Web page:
marijuana legalization as social movement
Vox ran an article asking how marijuana legalization came to have so much support. In speaking to German Lopez, I offered a tipping point theory and some thoughts about the low cost of information:
Rojas of Indiana University suggested the advancements of the movement could be a self-perpetuating cycle: As more states legalized medical marijuana, Americans saw that the risks of allowing medicinal use didn’t come to fruition as opponents warned. That reinforced support for medical marijuana, which then made politicians more comfortable with their own support for reform.
A similar cycle could be playing out with full legalization, Rojas explained. As voters see medical marijuana and legalization can happen without major hitches, they might be more likely to start supporting full legalization.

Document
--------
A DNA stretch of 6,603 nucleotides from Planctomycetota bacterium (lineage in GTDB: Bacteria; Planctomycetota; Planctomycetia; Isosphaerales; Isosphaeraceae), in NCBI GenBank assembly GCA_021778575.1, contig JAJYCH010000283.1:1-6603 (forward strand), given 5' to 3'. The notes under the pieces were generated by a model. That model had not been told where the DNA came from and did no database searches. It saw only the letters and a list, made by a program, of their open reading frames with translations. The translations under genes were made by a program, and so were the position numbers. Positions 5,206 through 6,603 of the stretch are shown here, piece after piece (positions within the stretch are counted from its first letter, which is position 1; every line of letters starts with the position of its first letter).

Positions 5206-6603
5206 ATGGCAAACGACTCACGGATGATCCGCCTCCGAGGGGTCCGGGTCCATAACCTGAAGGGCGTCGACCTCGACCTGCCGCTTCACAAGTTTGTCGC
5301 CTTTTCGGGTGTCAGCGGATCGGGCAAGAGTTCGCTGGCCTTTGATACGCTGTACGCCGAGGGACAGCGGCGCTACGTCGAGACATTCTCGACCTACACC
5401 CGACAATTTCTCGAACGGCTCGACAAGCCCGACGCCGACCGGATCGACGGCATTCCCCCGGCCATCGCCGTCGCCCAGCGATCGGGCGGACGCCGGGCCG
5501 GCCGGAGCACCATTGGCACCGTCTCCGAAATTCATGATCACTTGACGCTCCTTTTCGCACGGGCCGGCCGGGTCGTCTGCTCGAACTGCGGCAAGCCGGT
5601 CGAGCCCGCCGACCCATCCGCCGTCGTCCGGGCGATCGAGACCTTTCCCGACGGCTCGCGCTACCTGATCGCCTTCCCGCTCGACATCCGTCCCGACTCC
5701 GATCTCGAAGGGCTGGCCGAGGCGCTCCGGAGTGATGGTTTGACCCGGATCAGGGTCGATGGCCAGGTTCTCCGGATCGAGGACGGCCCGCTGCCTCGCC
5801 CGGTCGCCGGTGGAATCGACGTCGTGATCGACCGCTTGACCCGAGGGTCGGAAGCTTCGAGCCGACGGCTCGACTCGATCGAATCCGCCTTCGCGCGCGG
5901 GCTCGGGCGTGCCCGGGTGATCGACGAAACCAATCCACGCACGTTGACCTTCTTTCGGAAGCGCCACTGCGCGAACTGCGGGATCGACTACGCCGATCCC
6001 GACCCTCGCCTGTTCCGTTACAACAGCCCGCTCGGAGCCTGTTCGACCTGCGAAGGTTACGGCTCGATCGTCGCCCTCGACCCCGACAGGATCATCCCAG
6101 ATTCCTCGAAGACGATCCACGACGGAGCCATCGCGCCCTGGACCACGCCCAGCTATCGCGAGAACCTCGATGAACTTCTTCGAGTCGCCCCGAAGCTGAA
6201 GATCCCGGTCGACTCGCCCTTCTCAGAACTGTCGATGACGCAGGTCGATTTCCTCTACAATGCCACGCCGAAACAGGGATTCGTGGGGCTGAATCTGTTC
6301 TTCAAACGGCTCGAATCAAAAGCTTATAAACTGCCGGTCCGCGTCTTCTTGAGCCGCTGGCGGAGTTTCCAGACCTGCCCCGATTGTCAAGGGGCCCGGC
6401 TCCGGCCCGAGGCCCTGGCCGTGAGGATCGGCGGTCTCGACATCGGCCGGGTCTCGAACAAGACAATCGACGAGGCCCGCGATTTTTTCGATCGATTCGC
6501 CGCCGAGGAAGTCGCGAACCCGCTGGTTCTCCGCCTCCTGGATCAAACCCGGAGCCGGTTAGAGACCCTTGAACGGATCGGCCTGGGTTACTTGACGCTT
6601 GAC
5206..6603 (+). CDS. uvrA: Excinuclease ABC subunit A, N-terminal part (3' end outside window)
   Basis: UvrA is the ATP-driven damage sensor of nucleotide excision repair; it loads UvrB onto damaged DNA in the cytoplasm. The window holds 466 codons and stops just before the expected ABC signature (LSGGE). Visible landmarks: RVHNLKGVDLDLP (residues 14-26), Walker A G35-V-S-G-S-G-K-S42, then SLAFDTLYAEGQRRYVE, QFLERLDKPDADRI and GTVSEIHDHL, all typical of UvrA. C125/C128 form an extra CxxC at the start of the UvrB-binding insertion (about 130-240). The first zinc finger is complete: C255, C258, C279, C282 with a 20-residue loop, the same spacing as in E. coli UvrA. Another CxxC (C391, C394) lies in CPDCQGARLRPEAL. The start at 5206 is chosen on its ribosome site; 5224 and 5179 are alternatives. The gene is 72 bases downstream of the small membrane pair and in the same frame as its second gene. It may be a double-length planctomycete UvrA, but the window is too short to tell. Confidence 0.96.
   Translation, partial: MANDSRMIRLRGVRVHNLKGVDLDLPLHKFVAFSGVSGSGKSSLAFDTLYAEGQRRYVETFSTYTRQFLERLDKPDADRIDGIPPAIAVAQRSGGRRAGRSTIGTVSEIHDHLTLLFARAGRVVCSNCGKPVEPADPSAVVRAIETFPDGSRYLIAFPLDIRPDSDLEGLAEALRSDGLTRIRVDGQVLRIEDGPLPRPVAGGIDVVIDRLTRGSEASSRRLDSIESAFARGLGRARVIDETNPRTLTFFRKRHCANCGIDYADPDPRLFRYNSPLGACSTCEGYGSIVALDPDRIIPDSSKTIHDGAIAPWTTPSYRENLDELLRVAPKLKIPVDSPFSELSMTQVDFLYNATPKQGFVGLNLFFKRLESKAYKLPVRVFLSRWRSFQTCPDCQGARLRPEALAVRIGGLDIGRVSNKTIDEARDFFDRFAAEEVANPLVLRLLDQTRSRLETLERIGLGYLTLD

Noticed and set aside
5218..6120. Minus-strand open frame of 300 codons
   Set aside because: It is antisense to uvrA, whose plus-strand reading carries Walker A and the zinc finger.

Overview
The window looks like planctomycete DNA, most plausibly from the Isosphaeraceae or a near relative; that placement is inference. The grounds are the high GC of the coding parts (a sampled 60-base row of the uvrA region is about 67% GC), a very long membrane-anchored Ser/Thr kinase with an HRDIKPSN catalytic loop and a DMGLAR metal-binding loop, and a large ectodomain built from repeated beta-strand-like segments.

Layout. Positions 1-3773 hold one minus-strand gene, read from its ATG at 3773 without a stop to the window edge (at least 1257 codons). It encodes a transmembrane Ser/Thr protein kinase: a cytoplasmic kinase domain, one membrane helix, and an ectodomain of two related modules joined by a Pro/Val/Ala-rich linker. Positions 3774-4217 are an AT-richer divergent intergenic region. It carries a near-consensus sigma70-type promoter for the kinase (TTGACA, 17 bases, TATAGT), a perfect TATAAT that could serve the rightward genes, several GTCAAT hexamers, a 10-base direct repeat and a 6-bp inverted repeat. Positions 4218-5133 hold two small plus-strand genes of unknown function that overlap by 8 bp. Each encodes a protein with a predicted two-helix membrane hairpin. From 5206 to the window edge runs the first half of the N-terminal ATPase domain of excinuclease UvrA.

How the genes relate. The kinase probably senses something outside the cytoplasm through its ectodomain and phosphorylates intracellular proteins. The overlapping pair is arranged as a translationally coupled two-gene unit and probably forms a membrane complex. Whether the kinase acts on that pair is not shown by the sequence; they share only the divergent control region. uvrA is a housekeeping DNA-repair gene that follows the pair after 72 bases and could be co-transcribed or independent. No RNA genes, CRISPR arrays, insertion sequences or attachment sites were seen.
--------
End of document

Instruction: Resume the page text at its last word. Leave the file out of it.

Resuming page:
“People said, ‘Okay, now that someone else is throwing this out in public, it’s okay for me to vote for it or approve it,'” Rojas said. “That’s probably the main driving force: using the electoral system to push ideas that people may be afraid to think about or consider because they’re illegitimate — or at least they were.”
The rapid change in public opinion could have been helped along by the internet, which allows people to share stories about their own pot use, research about the issue, and states’ experiences with relaxed marijuana laws much more quickly.
“When I was a college student around 1990, other than hardcore political wonky types, … nobody really talk about drug legalization,” Rojas said. “Now, you can go on Facebook or Twitter or Instagram, and people can share a news story. You get exposed to it constantly.”
Check it out.